Ascension Day may not mean much to you. It may seem to be one of those arcane theological observances that only a seminarian could love. It is the Thursday, 40 days after Easter, when Jesus appeared to his disciples bodily for the last time, and “was lifted up, and a cloud took him out of their sight.” It sounds very ephemeral and fantastical really.
But it is really about transformation, as St. Paul makes clear. Jesus’ earthly body is withdrawn, so that we can become the Body of Christ, and individually, members of it. This transformation will be completed on Pentecost (Sunday, June 4), when the Holy Spirit fills the crowd with passion and power to be God’s people. The Body of Christ goes from being one person to being many – all of us who seek to follow Jesus.
Paul saw the Christian endeavor as a communal effort, not a bunch of individual free agents. Richard Rohr writes,
Paul had a concrete missionary strategy of building living communities able to produce a visible and believable message. Yet for centuries we’ve interpreted his message as if he is speaking about individuals being privately “saved.” This has made Paul seem more like a mere moralist than the mystic he is. Mystics tend to see things in wholes rather than getting preoccupied with the parts.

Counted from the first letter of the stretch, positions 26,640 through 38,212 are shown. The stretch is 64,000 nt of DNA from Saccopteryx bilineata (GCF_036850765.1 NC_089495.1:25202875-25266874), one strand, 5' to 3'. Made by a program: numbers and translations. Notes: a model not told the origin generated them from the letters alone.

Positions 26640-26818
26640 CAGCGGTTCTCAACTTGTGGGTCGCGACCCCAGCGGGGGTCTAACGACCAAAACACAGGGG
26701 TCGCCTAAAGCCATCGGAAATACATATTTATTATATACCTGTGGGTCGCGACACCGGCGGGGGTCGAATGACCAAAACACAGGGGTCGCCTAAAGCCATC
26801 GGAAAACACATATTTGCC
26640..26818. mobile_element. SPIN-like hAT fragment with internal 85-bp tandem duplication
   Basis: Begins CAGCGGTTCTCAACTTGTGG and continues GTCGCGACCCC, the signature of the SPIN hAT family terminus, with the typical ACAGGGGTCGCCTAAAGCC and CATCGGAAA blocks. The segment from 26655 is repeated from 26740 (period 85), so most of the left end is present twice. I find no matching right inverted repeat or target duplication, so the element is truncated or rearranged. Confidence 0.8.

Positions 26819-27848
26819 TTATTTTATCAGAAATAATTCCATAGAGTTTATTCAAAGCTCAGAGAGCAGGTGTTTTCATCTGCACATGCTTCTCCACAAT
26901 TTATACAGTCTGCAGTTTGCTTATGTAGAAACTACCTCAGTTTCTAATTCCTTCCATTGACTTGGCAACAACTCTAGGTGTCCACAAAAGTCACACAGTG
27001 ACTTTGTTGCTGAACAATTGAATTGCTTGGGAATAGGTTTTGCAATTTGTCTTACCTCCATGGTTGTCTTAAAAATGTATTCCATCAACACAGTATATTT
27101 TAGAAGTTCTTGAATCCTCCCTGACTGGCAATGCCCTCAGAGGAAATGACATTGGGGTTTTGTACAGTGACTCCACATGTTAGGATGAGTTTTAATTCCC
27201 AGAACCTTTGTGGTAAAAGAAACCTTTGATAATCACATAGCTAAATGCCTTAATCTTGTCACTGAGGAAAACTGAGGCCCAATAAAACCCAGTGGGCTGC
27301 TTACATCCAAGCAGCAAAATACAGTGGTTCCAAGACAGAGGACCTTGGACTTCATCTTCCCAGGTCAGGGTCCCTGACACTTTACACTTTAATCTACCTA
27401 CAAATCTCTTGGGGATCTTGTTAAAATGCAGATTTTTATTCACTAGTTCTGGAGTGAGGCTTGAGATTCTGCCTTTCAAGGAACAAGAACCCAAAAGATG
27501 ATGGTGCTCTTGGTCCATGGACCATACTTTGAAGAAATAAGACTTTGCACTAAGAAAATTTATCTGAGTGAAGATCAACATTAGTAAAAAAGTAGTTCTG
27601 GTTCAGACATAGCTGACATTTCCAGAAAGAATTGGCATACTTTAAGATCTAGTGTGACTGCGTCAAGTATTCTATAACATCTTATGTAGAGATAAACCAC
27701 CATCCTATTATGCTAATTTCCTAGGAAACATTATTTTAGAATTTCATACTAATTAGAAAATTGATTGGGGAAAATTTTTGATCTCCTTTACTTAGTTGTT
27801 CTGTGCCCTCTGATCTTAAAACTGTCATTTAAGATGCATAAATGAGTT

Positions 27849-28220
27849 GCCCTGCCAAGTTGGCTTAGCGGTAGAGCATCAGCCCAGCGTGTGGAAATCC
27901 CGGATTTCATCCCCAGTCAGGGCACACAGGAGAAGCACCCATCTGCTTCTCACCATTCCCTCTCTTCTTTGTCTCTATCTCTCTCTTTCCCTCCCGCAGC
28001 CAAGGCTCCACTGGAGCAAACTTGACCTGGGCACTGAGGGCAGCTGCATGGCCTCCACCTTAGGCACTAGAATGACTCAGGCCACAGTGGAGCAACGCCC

So, Ascension Day is the beginning of transformation: from an individual Messiah to the Body of Christ, from an individualized understanding of salvation to a communal sense of “we’re all in this together.” This transformation is completed at Pentecost, and then the Church is set loose on the world – to turn it upside down! JBM